Originally Posted by kilmaine
I have a theory. I couldnít understand why it would stick at a large throttle opening when the previous run up 3 years ago was at modest revs. Then I wondered if when the shut of solenoid is operated and presumably the fuel supply is cut does the governor attempt to open the throttle in order to maintain revs? If so the fuel rack might well have then stuck in that position.
On your injector pump
the high pressure fuel is delivered to the injectors by individual elements in the injector pump
which are constant stroke and variable volume,controlled very precisely by the rotation of the plunger helix through about 180įby the fuel rack which is in turn controlled by the governor via a linkage and spring.
For the sake of discussion we can make 5į the low idle point and say 170į the governed maximum rpm full load setting.... the other 10į is the cold start overfuel position and is controlled only by the pull cable thatís hanging at the rear of the injector pump ( the knob is marked coldstart)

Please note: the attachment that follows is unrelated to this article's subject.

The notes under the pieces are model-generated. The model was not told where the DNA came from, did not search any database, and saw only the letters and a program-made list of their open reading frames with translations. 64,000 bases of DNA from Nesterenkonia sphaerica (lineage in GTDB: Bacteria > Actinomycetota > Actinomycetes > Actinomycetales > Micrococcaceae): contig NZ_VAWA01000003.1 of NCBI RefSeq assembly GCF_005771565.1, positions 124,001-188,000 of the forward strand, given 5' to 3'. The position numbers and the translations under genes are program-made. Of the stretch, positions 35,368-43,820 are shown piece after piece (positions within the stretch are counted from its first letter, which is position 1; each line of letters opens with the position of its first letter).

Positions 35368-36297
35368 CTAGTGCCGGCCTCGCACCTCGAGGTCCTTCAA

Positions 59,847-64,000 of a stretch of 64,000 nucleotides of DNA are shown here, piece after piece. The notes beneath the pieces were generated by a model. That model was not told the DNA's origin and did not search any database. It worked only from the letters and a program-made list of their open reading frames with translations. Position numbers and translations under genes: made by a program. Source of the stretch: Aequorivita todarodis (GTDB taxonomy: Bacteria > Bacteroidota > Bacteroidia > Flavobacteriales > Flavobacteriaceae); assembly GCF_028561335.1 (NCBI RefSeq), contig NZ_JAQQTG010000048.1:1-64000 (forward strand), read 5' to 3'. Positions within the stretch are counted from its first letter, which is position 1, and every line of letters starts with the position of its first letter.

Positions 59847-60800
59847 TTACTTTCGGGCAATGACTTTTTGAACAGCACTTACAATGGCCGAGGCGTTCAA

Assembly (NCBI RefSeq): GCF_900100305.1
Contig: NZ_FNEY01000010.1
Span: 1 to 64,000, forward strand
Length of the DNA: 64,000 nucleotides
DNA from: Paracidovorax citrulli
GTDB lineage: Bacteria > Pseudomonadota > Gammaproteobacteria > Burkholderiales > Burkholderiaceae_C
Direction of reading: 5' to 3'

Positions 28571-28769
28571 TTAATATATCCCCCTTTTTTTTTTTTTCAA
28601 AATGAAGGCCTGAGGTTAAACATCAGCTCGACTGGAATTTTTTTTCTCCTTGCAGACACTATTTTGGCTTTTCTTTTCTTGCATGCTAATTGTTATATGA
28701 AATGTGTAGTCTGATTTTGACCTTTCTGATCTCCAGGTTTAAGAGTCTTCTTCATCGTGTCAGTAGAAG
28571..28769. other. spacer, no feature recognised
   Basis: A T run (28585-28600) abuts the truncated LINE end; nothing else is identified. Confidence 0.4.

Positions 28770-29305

And hereís the point........if just one of those plungers gums up and seizes, it locks the rotation of the other 3 and the governor ( and often the stop control too) canít push the rack to a low or no fuel position and you have a 3 cylinder ungoverned runaway, occasionally with catastrophic damage to the engine.
If this is what caused your un commanded overspeed you were very lucky that the stop solenoid was able to rotate the stuck plunger and shut er down.
Before you try another start, remove the air filter from the intake and be ready with a book or a bit of plywood
to block off the air supply.
Interestingly only some racks get stuck in the full fuel position, many that Iíve seen and worked on stick in the no fuel.... no start position.